Serving as the leader of an organization is always challenging. But in times of crisis, fulfilling that role can be overwhelming. There are a few essential outlooks and practices that will help CEOs of any type of organization rise to the top during a crisis — whether a pandemic or other natural disaster outside of your control, or an internal crisis within the organization.
In a time of uncertainty, people at every level of an organization are looking for a leader who can acknowledge and successfully cope with reality, but who can also keep everyone’s spirits up by infusing a sense of genuine confidence, optimism, and purpose into the situation.
When everything seems to be going wrong and everyone is looking to you for solutions, security, and normalcy, here are a few of the key takeaways that experts and experienced leaders want you to keep in mind:
This is easier said than done, but it is essential for a leader to hold onto a sense of perspective and to manage his or her own emotions. The leader’s core role is to keep losses at a minimum during a crisis, and to maintain normal operations in so far as this is possible.
Keeping your cool at times like this requires a fair degree of self-discipline and emotional intelligence. It is a deliberate choice that a leader must make, despite the fact that we as human beings are wired to respond to crisis and chaos by escalating our sense of stress. We come preprogrammed to “fight, flight, or freeze” when confronted with any type of danger.
Part of learning to keep your calm in a crisis involves listening to the signals from your own body and mind. Stay attuned to what may be a shifting reality, since events tend to move rapidly in a crisis. Also remain aware of how you are responding physically, mentally, and emotionally to the crisis. Narrow or broaden your perspective as facts on the ground lead you to do so.
Staying deliberate, focused, and intentional in this way helps calm your own inner chaos and enables you to see problems more clearly as they arise. This outlook may even empower you to see barriers as opportunities to learn new strategies and improve in the future.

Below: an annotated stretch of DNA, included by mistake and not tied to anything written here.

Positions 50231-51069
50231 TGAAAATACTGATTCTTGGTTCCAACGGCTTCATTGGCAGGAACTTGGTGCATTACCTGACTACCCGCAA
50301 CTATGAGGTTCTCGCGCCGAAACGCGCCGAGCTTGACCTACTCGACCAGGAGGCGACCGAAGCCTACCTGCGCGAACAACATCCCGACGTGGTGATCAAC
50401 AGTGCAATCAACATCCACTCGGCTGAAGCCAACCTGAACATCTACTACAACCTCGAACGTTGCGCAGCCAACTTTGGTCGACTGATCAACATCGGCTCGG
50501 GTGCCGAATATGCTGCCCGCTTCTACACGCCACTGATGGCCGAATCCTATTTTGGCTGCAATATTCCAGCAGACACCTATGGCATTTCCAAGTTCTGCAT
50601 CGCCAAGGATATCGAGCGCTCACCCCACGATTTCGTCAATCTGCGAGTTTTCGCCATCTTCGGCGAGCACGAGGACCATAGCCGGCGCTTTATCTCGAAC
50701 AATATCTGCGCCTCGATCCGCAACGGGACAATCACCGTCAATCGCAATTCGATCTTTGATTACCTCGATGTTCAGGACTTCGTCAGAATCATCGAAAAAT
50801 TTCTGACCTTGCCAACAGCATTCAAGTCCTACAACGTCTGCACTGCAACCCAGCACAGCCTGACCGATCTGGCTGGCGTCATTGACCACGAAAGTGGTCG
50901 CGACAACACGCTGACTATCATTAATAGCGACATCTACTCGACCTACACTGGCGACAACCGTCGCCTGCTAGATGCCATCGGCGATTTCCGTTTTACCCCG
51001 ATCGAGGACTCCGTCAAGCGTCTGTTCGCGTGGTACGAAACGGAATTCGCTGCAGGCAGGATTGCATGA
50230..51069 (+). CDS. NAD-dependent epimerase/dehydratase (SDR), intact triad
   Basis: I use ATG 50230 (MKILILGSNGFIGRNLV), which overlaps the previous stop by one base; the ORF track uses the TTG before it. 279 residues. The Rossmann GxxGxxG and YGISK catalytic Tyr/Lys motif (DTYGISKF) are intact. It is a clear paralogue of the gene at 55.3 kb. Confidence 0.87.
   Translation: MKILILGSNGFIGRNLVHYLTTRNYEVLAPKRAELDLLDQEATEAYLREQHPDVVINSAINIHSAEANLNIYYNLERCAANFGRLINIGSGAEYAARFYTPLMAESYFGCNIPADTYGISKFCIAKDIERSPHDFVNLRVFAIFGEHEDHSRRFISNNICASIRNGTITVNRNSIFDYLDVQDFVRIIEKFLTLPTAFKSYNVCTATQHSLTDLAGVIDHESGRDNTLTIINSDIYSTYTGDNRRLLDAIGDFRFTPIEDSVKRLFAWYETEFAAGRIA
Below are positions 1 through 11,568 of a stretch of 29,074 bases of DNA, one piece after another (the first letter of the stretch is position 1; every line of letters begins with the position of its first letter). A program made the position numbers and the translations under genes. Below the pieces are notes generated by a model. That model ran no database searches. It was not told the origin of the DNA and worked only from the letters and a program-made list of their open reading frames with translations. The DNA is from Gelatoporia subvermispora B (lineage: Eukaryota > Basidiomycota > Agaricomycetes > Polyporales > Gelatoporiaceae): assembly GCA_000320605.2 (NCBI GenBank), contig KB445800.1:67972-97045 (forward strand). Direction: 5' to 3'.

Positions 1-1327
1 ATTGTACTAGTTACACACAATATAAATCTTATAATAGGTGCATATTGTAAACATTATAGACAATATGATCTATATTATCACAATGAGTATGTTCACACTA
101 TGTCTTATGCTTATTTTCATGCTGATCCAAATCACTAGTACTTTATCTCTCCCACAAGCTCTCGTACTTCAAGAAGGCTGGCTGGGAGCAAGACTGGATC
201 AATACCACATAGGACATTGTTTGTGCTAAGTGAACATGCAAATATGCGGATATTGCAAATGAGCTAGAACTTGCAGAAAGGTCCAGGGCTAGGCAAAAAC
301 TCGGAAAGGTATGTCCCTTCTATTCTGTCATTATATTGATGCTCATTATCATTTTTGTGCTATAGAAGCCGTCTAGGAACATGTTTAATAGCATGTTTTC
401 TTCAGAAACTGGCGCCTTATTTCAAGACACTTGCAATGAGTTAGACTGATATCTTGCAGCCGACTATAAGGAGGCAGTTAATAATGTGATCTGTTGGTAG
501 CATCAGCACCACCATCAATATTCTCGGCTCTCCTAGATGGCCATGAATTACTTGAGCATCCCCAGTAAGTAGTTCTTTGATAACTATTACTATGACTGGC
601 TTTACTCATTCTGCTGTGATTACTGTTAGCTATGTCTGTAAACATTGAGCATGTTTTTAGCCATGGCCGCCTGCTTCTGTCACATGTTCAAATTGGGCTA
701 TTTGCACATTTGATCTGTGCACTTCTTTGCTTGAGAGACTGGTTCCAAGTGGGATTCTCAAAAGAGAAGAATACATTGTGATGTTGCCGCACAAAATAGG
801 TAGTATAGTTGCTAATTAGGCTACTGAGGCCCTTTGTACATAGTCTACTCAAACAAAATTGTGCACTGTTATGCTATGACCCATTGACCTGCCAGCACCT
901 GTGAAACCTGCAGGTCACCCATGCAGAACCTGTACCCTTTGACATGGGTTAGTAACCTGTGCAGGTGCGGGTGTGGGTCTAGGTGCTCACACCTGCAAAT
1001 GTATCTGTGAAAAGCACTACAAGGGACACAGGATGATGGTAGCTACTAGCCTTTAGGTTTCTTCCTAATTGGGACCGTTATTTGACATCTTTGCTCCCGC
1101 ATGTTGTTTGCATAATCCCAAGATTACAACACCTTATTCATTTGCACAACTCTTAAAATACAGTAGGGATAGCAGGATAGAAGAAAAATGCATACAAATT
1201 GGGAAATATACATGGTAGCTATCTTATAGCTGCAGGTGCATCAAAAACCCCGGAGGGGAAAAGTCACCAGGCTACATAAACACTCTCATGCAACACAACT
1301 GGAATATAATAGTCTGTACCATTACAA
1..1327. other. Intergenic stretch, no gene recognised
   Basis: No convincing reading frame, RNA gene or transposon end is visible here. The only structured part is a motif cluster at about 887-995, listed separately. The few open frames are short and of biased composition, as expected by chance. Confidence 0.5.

Look for the best information
Leaders dealing with crises must constantly stay alert as large amounts of new and often bewilderingly complex data and viewpoints flow into the situation. Your job as a leader will be to figure out which information is most factual, current, and reliable.
Seek out the most thoughtful and trustworthy sources of news and information, whether those consist of respected local experts, government officials, media, or confidantes within and outside your organization.
Avoid getting your information from single sources, or sources with a single point of view. Look for any hidden agendas — financial, political, or otherwise — that your sources may bring to the table. Social media is particularly prone to creating information “silos” and echo chambers in which people reinforce each another’s often erroneous takes on an emotionally charged situation.
Communicate clearly and consistently
Share information throughout your organization by every channel available to you, and remain accessible and transparent. Information is a vital resource, particularly during a crisis — people are usually more anxious and fearful when they don’t know what’s going on, as opposed to when they do, even when it’s bad news across the board. Make sure to convey clear information, stay on point, and repeat your message often.
People often miss or gloss over information the first time it crosses their path. By continuing to repeat and reinforce important key messages, you ensure that more people understand them and taken them to heart. This will help dispel fears, rumors, and emotional distress among your team, give them actionable guidance for how they should respond, and assist your organization in staying on track and operational through the crisis.
Manage for the future
Remember that, particularly in a crisis, you’re managing not only for the immediate emergency, but for the future. Work on anticipating the issues you’ll have to confront the following week, as well as over the longer term for the following year. You’re not only dealing with the present; you’re using what you’re learning in the present to plan for the future, so that the next crisis can be more manageable. Of course, the immediate crisis will take precedent most of the time. However, make sure you build out comprehensive plans for security, safety, health, and other mission-critical functions.
Meanwhile, trust your team. Avoid disrupting their rhythm by micromanaging as they work to solve problems at their level. Delegate to them whenever possible, and support your emerging leaders as they, too, take responsibility for hard decisions and learn from mistakes.
One of the central responsibilities of a leader is to be accessible, especially during a crisis. Even when there are times you can’t be physically present for your team, make sure they know how to get in touch with you. At any time of uncertainty or danger, your team needs to hear from you often. They need to see you clear-headed, calm, resolute, and in charge. Being accessible and open with them at these especially vulnerable moments means that your presence will renew their hope and confidence in you, your organization, and themselves.